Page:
OR . . .  venturing farthur into the swamp . .  to tap the transfomer where the voltage is 36V? I have no idea if this is  a reasonable idea, but it makes sense to pose the question as long as you guys remain willing to tollerate me pestering you.

« Last Edit: April 24, 2009, 12:29:43 PM by simpson36 »

#### Dan13

• 1,208
##### Re: Can two 36v power supplies be used in series to get 72v?
« Reply #36 on: April 24, 2009, 12:48:11 PM »
Ray,

What determines the current capacity is the capacitors. And as you know, a capacitor can deliver enormous currents. As to the capacitance, you're right - you need the same capacitance twice - one for each half of the rectified signal.

Daniel

Daniel,

Sorry, but that's not correct.  Take a 24V/5A, or 170W, transformer, connect  it to a full wave rectifier and filter, and you'll have a 34V/5A, or 170W,  power supply.  Connect that same transformer to a voltage doubler and filter, and the power the transformer can deliver remains 170W, but you've douibled the voltage, so the current must be halved.  There's no free lunch here.

Regards,
Ray L.

Ray,

Got your point, you were meaning the bulk current capacity the transformer can deliver. But you never walk on the edge of the transformer's current capacity, and what is more important for a motor drive is the peak current - and this one can be quite large with any circuit using that big a capacitance.

With steppers for example, the drive would hardly draw 1/3 the motor's rated current. I have mounted an ammeter on the lathe where I used the voltage doubler circuit and the current never goes above 0.5~0.7A. The steppers are rated 2.1A.

However, as you pointed, a voltage multiplier circuit might not be good in systems that use servos, due to their tendency to draw large currents under load.

Daniel

#### NosmoKing

• 239
##### Re: Can two 36v power supplies be used in series to get 72v?
« Reply #37 on: April 24, 2009, 01:13:01 PM »
A transformer, static type that is, can only process AC, and you cannot drop the AC input to your switching  supply as the supply will put out (or attempt to) the rated voltage as the voltage drops.
The reason I was asking is if you had a linear supply that had a Toroidal transformer, this looks like a Large donut BTW, you can quite easily take off windings to tailor it to the voltage you need.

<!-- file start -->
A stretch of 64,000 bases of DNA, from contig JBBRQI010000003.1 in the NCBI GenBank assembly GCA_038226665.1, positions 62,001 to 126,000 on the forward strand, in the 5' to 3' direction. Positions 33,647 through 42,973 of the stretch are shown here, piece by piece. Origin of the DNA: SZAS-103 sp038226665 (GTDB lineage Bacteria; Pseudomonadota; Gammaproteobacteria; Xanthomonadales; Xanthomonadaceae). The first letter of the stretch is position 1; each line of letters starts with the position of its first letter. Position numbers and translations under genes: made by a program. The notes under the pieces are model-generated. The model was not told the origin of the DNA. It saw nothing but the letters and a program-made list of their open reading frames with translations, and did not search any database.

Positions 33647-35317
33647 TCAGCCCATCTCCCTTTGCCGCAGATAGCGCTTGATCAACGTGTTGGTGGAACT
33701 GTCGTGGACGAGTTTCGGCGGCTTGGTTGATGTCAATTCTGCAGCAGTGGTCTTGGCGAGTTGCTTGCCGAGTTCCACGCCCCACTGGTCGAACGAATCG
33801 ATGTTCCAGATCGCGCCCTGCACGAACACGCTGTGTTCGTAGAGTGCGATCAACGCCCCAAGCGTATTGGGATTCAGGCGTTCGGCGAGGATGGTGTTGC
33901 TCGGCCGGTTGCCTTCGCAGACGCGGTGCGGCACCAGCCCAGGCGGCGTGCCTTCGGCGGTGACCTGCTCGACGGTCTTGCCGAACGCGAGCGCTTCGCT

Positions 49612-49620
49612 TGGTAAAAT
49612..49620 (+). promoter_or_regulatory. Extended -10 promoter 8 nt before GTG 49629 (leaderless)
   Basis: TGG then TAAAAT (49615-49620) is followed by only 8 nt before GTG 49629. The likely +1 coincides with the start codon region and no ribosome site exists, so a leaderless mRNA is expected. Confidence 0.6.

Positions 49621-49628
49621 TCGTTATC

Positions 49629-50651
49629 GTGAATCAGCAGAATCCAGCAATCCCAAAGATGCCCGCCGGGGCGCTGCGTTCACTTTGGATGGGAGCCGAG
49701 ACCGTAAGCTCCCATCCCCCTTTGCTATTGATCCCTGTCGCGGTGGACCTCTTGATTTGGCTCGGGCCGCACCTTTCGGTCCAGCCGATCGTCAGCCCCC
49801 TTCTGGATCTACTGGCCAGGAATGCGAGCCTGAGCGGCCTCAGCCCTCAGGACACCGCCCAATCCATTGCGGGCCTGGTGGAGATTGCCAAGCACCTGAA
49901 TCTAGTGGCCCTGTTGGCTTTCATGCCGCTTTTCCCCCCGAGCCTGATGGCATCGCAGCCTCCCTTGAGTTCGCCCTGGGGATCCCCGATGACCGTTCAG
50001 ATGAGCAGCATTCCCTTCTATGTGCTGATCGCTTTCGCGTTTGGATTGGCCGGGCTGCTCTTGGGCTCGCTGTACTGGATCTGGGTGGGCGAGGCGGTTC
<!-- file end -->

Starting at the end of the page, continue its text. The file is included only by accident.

If I were you I would look into building your own Linear P.S. There are only basically three components, not counting fusing etc.
If you a fairly capable with a soldering Iron, it should be no sweat.
Between previous postings and forums, together with web articles , there must be hundreds  of how-to's out there.
If you do find a transformer closer to your required voltage/current, you are half-way there.
The formula for the transformer AC  output is DC output required x .7      DC x.7 = AC output.

#### HimyKabibble

• 1,687
##### Re: Can two 36v power supplies be used in series to get 72v?
« Reply #38 on: April 24, 2009, 02:16:15 PM »
Ray,

What determines the current capacity is the capacitors. And as you know, a capacitor can deliver enormous currents. As to the capacitance, you're right - you need the same capacitance twice - one for each half of the rectified signal.

Daniel

Daniel,

Sorry, but that's not correct.  Take a 24V/5A, or 170W, transformer, connect  it to a full wave rectifier and filter, and you'll have a 34V/5A, or 170W,  power supply.  Connect that same transformer to a voltage doubler and filter, and the power the transformer can deliver remains 170W, but you've douibled the voltage, so the current must be halved.  There's no free lunch here.

Regards,
Ray L.

Ray,

Got your point, you were meaning the bulk current capacity the transformer can deliver. But you never walk on the edge of the transformer's current capacity, and what is more important for a motor drive is the peak current - and this one can be quite large with any circuit using that big a capacitance.

With steppers for example, the drive would hardly draw 1/3 the motor's rated current. I have mounted an ammeter on the lathe where I used the voltage doubler circuit and the current never goes above 0.5~0.7A. The steppers are rated 2.1A.

However, as you pointed, a voltage multiplier circuit might not be good in systems that use servos, due to their tendency to draw large currents under load.

Daniel

You still size the power supply to the maximum continuous load it needs to support.  If the 36V supply is rated to handle the maximum load, and you then put a voltage doubler on it, you can no longer support the maximum load.  If your 36V supply has lots of "extra" capacity, then a doubler will probably work, but that would not normally be the case.  And a stepper motor *will* draw its maximum rated current when it is under maximum load.  That may not occur often, but when it does, if your supply drops out, the stepper *will* lose steps, if not stall.  In any case, the supply must be sized to support the maximum load, always.  My point still holds - whatever the continuous rated current of the 36V supply (and that is the way power supplies are spec'd and rated - not by instantaneous peak current), adding a voltage doubler *will* reduce it by half.

Regards,
Ray L.
Regards,
Ray L.

#### simpson36

• 1,369
##### Re: Can two 36v power supplies be used in series to get 72v?
« Reply #39 on: April 24, 2009, 02:35:18 PM »

http://www.mouser.com/Search/ProductDetail.aspx?qs=sGAEpiMZZMtwaiKVUtQsNVph2yGGEGyO0kpwY0%2fK3NA%3d

This looks like it would do the trick, but the cost is more than a new 36v power supply, so it would not be a practical solution.